What Is Alcoholic Liver Disease? What Is Alcoholic Hepatitis?
Alcoholic liver disease, also called alcoholic hepatitis, refers to a range of conditions and related symptoms that develop when the liver becomes damaged due to excessive intake of alcohol. While distinct from cirrhosis, alcoholic hepatitis is regarded as the earliest stage of alcoholic liver disease. Alcohol has long been associated with serious liver diseases such as hepatitis which is an inflammation of the liver.
According to Medilexicon’s medical dictionary:
Hepatitis is “Inflammation of the liver, due usually to viral infection but sometimes to toxic agents.”
However, not all heavy drinkers develop alcoholic hepatitis. The disease can occur in people who drink only moderately or binge just once.
Damage from alcoholic hepatitis can often be reversed by stopping drinking. The disease is likely to progress to cirrhosis and liver failure if alcohol dinking continues.
The precise explanation of why alcoholic hepatitis develops is not clear. A person who has alcoholic hepatitis needs to avoid alcohol and other substances that can harm the liver. For some people with severe liver damage, a liver transplant may be an option.
Alcoholic liver disease does not usually cause any symptoms until the liver has been extensively damaged. When this happens, alcoholic liver disease can cause:
- jaundice (yellowing of the eyes and skin)
- loss of appetite
- weight loss
The liver is a complex organ in the body with more than 500 functions, most of which essential for living.
The functions of the liver include:
- filtering toxins from the blood
- helping to fight infection and disease
- producing blood-clotting agents that prevent excessive bleeding
- producing important chemicals, such as proteins and hormones
- regulating cholesterol levels in the blood
- storing energy for use when the body needs an immediate energy boost
The liver is a very tough and resilient organ, capable of regenerating itself. Despite this resilience, prolonged alcohol misuse over many years can damage the liver.
When there is alcohol intake, the liver filters out the poisonous alcohol from the blood.
Each time the liver filters alcohol, some of the liver cells die. The liver can regenerate new cells. But after heavy drinking, for many years, the liver will lose its ability to regenerate new cells, causing serious damage.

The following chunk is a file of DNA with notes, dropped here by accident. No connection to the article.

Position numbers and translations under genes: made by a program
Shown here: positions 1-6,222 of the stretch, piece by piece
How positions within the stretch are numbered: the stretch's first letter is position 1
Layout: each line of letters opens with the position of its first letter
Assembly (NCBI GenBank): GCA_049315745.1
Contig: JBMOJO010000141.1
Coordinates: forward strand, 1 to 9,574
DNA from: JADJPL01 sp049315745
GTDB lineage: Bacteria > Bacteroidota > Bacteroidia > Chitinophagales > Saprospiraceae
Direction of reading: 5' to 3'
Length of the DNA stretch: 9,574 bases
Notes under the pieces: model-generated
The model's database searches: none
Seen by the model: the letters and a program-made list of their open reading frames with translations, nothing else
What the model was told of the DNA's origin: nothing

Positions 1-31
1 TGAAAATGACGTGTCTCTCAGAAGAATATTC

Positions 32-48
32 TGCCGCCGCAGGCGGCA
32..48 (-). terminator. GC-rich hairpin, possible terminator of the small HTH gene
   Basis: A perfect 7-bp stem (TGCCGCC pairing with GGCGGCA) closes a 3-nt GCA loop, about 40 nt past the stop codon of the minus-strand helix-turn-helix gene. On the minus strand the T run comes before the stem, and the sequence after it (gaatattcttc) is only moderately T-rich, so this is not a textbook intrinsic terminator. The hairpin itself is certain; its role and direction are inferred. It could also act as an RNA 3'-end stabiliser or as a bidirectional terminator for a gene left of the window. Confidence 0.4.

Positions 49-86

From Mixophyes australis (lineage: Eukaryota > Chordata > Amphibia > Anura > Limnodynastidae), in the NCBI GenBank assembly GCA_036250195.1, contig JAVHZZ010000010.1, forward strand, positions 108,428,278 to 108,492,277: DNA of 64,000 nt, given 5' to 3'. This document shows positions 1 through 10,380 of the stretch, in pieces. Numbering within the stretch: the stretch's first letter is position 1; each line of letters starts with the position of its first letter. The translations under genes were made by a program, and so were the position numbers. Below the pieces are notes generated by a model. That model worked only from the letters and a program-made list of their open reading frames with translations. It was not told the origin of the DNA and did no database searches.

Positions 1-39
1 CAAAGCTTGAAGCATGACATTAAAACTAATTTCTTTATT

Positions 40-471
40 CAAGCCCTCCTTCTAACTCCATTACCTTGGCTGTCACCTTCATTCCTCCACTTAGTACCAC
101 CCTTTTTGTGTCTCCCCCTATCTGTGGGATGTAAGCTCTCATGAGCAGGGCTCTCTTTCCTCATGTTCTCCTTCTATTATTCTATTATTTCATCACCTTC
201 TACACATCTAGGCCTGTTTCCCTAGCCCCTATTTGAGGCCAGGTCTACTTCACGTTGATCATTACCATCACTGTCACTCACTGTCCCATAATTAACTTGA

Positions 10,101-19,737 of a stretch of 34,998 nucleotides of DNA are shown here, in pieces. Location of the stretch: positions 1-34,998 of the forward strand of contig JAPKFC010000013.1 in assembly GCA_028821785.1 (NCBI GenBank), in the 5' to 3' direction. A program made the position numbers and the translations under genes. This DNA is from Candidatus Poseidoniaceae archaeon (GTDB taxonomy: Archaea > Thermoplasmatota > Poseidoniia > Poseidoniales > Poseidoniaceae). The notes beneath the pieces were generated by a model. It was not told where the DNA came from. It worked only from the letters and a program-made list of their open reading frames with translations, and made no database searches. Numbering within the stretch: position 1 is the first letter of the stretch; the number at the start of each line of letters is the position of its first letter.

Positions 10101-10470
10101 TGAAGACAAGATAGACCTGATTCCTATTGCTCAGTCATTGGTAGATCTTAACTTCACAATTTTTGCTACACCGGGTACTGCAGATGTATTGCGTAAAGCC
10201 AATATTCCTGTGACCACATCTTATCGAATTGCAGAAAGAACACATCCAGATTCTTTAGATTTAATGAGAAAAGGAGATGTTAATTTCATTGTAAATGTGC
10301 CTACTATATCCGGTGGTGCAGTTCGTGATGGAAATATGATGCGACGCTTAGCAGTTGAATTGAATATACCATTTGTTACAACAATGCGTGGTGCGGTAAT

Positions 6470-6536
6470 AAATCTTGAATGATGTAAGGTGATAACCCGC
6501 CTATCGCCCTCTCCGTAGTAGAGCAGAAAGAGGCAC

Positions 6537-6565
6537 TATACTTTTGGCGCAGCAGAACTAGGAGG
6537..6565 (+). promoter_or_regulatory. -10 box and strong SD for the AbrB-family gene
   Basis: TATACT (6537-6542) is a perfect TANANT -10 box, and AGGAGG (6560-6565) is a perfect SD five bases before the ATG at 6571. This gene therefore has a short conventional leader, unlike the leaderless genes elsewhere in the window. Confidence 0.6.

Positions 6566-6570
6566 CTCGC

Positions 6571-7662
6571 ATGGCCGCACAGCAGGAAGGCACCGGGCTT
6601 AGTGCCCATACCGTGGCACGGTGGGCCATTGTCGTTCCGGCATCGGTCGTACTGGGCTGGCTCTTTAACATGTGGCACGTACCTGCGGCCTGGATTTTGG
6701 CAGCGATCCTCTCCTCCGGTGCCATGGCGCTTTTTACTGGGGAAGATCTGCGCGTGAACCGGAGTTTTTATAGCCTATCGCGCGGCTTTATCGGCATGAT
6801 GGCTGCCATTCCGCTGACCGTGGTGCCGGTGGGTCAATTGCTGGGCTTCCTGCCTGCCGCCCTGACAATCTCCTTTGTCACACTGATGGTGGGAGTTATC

Stages in alcoholic liver disease
Alcoholic fatty liver disease: It is the first stage of alcoholic liver disease. Heavy consumption of alcohol, even for only a few days, can lead to a build-up of fatty acids in the liver. Fatty liver disease rarely causes any symptoms but it is an important warning sign that the current drinking level is harmful to the health. Fatty liver disease is reversible.
After stopping drinking alcohol for two weeks, the liver should return to normal.
Alcoholic hepatitis: It is the second more serious stage of alcoholic liver disease. Extended alcohol misuse over many years can cause the tissues of the liver to become inflamed. This is known as alcoholic hepatitis. In some rare cases, alcoholic hepatitis can occur after drinking a large amount of alcohol in a short period of time (binge drinking).
Alcoholic hepatitis is usually reversible by stopping alcohol consumption for several months or years.
Cirrhosis: It is the final stage of alcoholic liver disease. Cirrhosis occurs when prolonged inflammation of the liver has caused scarring of the liver and subsequent loss of function. Loss of liver function can result in death.
The damage caused by cirrhosis is not reversible. In mild to moderate cases, stopping drinking alcohol immediately can prevent further damage. Gradual recovery of the liver function can be achieved. In more severe cases, a liver transplant may be required.
A heavy drinker is someone who regularly exceeds the recommended weekly limit for alcohol consumption. This is 3 to 4 units of alcohol a day for men and 2 to 3 units for women.
Women who regularly drink more than 6 units of alcohol a day (or more than 35 units a week) and men who regularly drink more than 8 units a day (or 50 units a week) are at the highest risk of alcohol-related harm.
Women are more likely to develop alcoholic liver disease but men are more likely to die from it, possibly because men tend to be heavier drinkers.
Death rates linked to alcoholic liver disease have risen by over 69 percent in the last 30 years. This makes alcohol one of the most common causes of death, along with smoking and high blood pressure.
Fatty liver disease and hepatitis can develop at any age. Cirrhosis usually develops in people aged 40 or over.
The outlook for alcoholic liver disease depends on whether the patient is willing to stop drinking alcohol.
source: Medical News Today